Hakim, Islam Chipsy and the lion's roar
Profet's Chief Ideologue Filip Lindström unravels his enigmatic affection for Hakim, an artist that there is no explainable reason to not be a acquainted with.
I think Hakim is about to release a new album any time now. You don’t know who Hakim is? Well, tough luck, too bad for you, you’d better stop reading straight away. Before Hakim, my life was a shadow of what it is today, and I can no longer imagine what it’s like for you ignorant few who are unaware of his existence. I can only assume it’s unbearable. You might ask, even if you do know who The Lion of Egypt is, why I as a prominent and overly important pop journalist only think Hakim is about to release a new album any time now. I suppose you wonder how I don’t know Hakim is about to release an album any time now. Well, I enjoy keeping my relationship with Hakim’s Shaabi music a bit mysterious, and as you might know, my enjoyment is more important to me than anything else. I enjoy not knowing what Hakim sings about, and even though I follow him on various social platforms and get excited when seeing him in the studio, I would never go so far as to translate his Arabic captions to investigate what his posts are actually saying. The language barrier between me and Hakim makes our fling more enticing, because I can make my own picture of his message.
Hakim recently appeared in an Instagram video with another favorite Egyptian musician of mine, Islam Chipsy, dancing in his studio space to a presumably new song. Islam Chipsy has taken the Shaabi genre, that Hakim modernized in the 90’s, into a present day setting and a worldwide fame with his ferocious synthesizer frenzies. He is the undisputed king of the Electro Shaabi branch, recruiting new followers with his hyped up live shows and his intensely innovative techniques. Before Chipsy, Hakim was the foremost Shaabi royalty, and the one to popularize it in America, where he got the moniker The Lion of Egypt.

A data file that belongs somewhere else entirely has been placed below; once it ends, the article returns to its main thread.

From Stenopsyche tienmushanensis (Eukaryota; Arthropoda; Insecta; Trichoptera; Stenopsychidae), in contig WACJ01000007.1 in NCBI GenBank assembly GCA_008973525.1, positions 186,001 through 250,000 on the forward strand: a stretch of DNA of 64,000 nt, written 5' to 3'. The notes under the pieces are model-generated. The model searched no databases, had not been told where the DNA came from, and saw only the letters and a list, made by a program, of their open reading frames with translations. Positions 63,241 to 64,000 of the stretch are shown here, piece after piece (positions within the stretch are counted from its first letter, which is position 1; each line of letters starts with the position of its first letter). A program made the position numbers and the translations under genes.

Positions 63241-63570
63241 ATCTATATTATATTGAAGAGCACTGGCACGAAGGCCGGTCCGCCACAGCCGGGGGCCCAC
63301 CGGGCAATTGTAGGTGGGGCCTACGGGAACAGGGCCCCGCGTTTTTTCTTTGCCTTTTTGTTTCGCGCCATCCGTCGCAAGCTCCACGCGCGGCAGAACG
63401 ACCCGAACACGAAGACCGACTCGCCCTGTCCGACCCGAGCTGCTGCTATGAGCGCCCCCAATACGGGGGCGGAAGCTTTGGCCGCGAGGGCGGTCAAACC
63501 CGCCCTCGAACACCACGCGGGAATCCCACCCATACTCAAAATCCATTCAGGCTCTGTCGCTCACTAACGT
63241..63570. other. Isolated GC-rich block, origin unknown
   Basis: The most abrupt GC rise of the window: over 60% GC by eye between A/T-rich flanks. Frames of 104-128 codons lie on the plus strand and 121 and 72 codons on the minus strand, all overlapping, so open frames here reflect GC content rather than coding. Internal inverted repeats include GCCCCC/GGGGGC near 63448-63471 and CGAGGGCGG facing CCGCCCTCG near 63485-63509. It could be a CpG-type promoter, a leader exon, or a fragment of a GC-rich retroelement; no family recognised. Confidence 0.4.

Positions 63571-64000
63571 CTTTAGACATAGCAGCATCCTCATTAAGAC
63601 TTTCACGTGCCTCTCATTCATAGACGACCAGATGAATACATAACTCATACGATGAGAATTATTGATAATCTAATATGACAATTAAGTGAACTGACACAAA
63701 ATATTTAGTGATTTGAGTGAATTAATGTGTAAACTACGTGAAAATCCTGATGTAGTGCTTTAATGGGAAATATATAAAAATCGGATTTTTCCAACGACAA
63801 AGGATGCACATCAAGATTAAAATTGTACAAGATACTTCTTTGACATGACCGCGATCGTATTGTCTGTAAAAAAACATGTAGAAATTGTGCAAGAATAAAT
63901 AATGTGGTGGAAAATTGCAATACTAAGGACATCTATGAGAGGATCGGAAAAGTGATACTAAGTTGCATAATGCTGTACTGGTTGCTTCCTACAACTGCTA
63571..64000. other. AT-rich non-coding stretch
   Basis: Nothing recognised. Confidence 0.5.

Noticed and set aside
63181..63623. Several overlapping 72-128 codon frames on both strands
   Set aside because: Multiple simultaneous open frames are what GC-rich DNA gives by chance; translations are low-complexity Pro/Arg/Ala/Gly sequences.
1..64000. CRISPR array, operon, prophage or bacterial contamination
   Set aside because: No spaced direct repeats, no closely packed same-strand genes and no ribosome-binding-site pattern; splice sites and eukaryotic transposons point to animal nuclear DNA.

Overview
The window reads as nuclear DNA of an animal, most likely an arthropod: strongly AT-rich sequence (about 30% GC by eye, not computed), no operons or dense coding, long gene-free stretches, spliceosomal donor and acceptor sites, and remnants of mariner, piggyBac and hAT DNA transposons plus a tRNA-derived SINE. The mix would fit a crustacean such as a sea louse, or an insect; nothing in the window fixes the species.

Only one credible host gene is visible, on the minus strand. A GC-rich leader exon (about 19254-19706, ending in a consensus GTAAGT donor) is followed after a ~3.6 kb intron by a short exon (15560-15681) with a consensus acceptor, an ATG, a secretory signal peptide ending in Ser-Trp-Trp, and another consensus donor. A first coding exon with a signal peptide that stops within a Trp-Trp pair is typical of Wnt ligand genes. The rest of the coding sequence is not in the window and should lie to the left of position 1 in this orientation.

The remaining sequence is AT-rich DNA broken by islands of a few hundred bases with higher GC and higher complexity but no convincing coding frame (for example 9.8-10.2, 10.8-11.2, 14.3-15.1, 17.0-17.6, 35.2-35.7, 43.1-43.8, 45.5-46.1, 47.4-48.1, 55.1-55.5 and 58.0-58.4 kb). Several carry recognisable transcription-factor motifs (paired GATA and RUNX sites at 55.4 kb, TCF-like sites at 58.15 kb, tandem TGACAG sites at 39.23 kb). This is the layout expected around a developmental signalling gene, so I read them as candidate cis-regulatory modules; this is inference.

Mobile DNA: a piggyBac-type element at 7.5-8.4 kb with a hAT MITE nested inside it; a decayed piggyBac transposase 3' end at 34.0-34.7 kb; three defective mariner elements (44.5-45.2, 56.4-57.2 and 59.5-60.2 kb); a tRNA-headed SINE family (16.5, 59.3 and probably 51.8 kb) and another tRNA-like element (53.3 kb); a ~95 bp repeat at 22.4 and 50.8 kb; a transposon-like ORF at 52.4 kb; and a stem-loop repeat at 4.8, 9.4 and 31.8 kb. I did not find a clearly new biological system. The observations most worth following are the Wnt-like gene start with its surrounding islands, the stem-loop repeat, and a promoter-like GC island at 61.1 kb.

When I heard Hakim’s new single »Abo El Regoula«, I knew Chipsy had had something to do with it. Hakim had gotten a new energy, the music was faster and the traditional Shaabi beat was remodeled after Chipsy’s new fashion. In the song’s video Hakim performs on the back of a truck driving around city streets to the entertainment of the pedestrians. Only one scene strikes me as set up, where he sings from a stage and his audience is waving Egyptian flags. Otherwise, the people of Egypt seem sincerely happy to just rest their eyes on Hakim, who in a way looks like an Egyptian Billy Crystal.
I read Niveen Ghoneim’s article »Islam Chipsy and the battle for Egypt’s musical identity« in Egyptian online magazine Cairo Scene to find that Chipsy has in fact produced Hakim’s work before. With »Abo El Regoula« and hopefully an upcoming album, this Shaabi power couple splice the genre’s past qualities with its future possibilities. The old master meets the new one, The Lion King announces his successor.
I can only think of a few examples of great music icons being given new life by an up-and-comer in the same genre, a cross culture equivalent of what Tarantino famously did to Travolta’s career with »Pulp Fiction«. New Orleans voodoo man Dr John’s extraordinary album »Locked Down« from 2012 is one, where The Black Keys’ front man Dan Auerbach relit The Night Tripper’s spark. »Locked Down« might very well end up being the Doctor’s last crack at a relevant studio recording, but I don’t believe whatever Hakim and Chipsy is cooking up is going to be the last roar from The Lion of Egypt.